At only 239 pages, the length of the book makes it a quick, easy read. The authors were able to fit considerable content within such a small number of pages. While the editor did a good job of relating all the chapters to the central theme and making it all flow, there was some overlap of content among the chapters. This is to be expected within an edited book. Nevertheless, the chapters are laid out in a logical order starting with explanations of why research data management (RDM) is important, an overview of RDM, and why librarians should be involved to explanations of how RDM is being treated in different countries, namely the United States, United Kingdom, and Australia.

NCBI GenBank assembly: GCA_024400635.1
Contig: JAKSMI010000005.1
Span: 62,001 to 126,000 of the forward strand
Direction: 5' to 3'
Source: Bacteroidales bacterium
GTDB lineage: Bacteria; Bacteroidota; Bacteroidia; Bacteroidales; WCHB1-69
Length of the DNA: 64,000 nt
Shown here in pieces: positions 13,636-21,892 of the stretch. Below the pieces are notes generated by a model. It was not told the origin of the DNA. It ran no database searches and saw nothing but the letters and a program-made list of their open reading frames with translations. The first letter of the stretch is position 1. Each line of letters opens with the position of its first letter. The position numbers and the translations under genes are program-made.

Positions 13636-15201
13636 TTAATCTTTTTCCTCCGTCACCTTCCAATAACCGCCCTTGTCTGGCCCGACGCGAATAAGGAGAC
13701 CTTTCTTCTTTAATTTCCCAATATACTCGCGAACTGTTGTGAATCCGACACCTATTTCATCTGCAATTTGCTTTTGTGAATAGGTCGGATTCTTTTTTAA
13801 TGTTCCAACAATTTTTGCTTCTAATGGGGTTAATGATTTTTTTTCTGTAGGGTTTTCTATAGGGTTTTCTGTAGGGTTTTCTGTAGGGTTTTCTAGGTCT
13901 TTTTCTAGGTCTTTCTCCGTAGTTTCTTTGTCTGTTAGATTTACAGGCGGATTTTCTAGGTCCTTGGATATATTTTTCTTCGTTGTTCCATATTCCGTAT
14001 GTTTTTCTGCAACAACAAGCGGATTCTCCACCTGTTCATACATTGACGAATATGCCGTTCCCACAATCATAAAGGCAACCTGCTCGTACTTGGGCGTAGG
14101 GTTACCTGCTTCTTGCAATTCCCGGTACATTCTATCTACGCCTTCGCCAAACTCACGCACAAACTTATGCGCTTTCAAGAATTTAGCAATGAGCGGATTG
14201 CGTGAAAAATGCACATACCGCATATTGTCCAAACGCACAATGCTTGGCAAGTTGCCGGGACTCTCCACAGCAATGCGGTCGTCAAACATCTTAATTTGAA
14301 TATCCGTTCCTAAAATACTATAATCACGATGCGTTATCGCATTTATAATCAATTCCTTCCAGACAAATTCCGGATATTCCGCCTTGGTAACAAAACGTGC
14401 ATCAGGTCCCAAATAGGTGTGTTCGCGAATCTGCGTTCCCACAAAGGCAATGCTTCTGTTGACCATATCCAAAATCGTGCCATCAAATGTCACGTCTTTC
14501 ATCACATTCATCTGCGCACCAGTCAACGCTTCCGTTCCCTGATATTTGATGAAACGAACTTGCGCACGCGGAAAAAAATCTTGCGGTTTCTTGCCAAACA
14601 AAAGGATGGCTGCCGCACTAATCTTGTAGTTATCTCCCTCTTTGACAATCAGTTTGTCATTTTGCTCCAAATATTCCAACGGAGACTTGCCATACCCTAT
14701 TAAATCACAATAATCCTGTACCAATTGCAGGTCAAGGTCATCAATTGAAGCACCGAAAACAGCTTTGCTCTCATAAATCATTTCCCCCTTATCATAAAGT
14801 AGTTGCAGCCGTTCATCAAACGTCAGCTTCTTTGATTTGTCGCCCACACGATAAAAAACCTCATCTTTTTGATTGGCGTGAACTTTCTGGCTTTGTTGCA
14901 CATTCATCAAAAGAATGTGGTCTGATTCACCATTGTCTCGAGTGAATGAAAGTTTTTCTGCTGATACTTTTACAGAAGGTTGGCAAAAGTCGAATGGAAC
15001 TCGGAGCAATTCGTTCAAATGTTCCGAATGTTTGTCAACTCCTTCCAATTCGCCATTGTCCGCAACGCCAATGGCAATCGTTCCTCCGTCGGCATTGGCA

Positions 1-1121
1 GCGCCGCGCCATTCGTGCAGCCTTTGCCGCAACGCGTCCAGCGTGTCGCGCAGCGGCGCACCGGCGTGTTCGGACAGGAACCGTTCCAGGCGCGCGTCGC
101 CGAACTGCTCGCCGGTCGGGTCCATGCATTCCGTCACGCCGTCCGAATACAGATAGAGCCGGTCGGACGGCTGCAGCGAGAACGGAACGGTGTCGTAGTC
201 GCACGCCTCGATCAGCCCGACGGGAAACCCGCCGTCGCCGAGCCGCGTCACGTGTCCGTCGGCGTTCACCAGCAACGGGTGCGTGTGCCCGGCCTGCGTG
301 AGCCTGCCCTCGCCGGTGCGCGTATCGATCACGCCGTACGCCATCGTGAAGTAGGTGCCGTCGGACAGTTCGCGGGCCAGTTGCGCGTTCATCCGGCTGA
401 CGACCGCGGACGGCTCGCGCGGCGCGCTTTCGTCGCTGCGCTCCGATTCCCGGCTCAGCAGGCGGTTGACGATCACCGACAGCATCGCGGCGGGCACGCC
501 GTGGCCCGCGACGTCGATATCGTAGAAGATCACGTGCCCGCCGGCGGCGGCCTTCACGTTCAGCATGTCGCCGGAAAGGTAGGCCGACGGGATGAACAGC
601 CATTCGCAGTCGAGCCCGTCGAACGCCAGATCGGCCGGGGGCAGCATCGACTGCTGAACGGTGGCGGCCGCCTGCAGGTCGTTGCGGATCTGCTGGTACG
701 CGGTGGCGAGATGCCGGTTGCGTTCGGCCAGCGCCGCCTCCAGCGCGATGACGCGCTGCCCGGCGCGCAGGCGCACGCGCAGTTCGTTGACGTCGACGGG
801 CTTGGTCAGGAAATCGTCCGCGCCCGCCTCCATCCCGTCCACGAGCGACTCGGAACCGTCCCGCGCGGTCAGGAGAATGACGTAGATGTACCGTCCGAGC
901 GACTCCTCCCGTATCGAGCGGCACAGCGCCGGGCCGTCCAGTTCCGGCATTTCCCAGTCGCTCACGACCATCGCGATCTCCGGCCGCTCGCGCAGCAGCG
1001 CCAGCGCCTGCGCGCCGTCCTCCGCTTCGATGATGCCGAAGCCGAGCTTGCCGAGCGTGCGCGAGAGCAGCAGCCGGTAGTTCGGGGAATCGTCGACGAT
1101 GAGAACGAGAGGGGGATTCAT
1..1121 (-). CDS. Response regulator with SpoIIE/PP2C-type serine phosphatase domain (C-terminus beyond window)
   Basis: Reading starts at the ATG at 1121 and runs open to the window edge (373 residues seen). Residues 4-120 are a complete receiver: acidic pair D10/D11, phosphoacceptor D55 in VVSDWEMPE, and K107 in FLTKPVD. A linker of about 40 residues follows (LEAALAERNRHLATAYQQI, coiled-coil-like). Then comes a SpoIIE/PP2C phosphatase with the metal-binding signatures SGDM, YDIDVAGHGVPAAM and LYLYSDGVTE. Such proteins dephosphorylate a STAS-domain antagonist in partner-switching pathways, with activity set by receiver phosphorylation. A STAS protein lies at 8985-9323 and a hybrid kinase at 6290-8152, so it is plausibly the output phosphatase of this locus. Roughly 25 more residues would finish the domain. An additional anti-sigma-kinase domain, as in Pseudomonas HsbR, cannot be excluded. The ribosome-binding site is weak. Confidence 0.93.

The book starts out with a good overview of the field of RDM. Chapter 1 of the book is titled "Why manage research data?" This chapter successfully answers this question. To help bolster his case, the author talks about the "Doomsday Scenario" for librarians, which was a claim made by Dennis Lewis in 1979 which said librarians, as they were in 1979, would no longer be around by 2000 because of the new information age and would be replaced by computer scientists. This, of course, and thankfully, did not happen. Librarians have been successful at reinventing themselves through the years.